And everything I just said except for the first sentence, is something that is not available in electronic dictionaries. Not yet, anyway (she added hopefully).
Designers of electronic dictionaries think that all I want or need to know is the absolute most common definition of a word. I don't even need to see what else is next to that entry, and certainly not several entries down on the page or on the next page. Or, maybe they don't really think that, but instead they have their own motives: they want to show me as many ads as possible, so they show me one word on a page full of ads; they don't need me looking at a single page for an hour while I peruse all the variations that catch my eye. They want my eye caught by an ad, which they hope I am stupid enough to click on so they can get ad revenue. But I digress. The point is, when I go to the paper dictionary, my eye and my curious mind rove all over the page on which the word occurs. I learn a lot. I am stimulated. I am fascinated. I am happy.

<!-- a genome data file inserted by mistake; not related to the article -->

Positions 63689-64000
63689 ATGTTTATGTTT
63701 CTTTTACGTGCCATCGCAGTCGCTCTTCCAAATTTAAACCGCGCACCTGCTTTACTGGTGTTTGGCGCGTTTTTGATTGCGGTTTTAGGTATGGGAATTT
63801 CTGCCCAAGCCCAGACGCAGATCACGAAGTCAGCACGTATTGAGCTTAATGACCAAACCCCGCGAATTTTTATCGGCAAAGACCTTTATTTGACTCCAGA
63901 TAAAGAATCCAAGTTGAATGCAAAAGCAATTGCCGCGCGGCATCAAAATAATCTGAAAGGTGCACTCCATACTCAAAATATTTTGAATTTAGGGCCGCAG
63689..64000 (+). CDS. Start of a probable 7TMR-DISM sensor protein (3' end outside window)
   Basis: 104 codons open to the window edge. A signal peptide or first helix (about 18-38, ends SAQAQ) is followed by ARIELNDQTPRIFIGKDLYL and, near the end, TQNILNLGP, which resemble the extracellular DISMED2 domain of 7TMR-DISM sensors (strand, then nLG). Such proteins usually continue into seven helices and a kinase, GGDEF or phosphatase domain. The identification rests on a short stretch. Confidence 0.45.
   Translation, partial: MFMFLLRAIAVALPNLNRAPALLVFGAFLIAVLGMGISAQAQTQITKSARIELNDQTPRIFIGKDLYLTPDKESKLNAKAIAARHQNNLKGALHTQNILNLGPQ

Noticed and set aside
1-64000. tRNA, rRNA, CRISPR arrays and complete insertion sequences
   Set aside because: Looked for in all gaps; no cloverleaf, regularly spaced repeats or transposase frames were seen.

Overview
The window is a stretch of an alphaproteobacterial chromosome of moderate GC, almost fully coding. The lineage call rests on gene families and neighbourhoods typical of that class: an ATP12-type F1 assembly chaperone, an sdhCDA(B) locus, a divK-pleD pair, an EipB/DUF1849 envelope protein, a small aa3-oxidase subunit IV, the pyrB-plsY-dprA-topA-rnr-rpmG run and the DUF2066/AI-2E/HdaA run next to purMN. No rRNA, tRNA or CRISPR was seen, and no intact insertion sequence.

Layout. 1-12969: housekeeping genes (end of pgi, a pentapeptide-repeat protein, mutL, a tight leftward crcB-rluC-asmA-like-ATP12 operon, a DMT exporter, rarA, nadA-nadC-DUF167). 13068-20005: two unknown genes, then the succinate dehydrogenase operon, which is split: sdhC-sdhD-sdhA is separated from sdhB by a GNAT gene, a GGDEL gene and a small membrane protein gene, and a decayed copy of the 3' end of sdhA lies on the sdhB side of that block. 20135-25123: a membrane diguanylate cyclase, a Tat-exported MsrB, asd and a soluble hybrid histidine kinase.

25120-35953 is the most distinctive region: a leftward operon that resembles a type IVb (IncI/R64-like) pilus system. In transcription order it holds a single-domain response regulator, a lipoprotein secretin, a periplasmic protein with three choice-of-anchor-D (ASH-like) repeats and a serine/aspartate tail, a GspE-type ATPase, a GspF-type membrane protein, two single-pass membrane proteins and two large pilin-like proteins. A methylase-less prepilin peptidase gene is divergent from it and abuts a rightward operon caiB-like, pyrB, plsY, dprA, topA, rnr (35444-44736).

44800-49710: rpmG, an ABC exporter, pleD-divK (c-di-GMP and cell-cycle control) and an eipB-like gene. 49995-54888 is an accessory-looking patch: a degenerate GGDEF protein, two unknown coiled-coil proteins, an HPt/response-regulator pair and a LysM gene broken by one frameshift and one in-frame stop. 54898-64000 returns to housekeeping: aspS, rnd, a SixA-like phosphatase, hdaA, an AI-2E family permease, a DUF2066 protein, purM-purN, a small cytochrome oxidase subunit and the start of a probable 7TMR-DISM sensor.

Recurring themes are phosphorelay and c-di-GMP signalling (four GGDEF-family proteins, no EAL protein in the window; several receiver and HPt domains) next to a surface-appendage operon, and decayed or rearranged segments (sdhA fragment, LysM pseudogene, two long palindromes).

By contrast, electronic dictionaries prevent me from learning anything but one answer to the specific question that I thought to ask. They don't stimulate me, they frustrate me. They don't fascinate me, they make me wonder why I am being thwarted. They certainly don't answer questions that I haven't thought of yet, or teach me to ask new questions or consider new avenues of exploration. It is an empty, dry, dead-end experience, and I am unhappy and dissatisfied.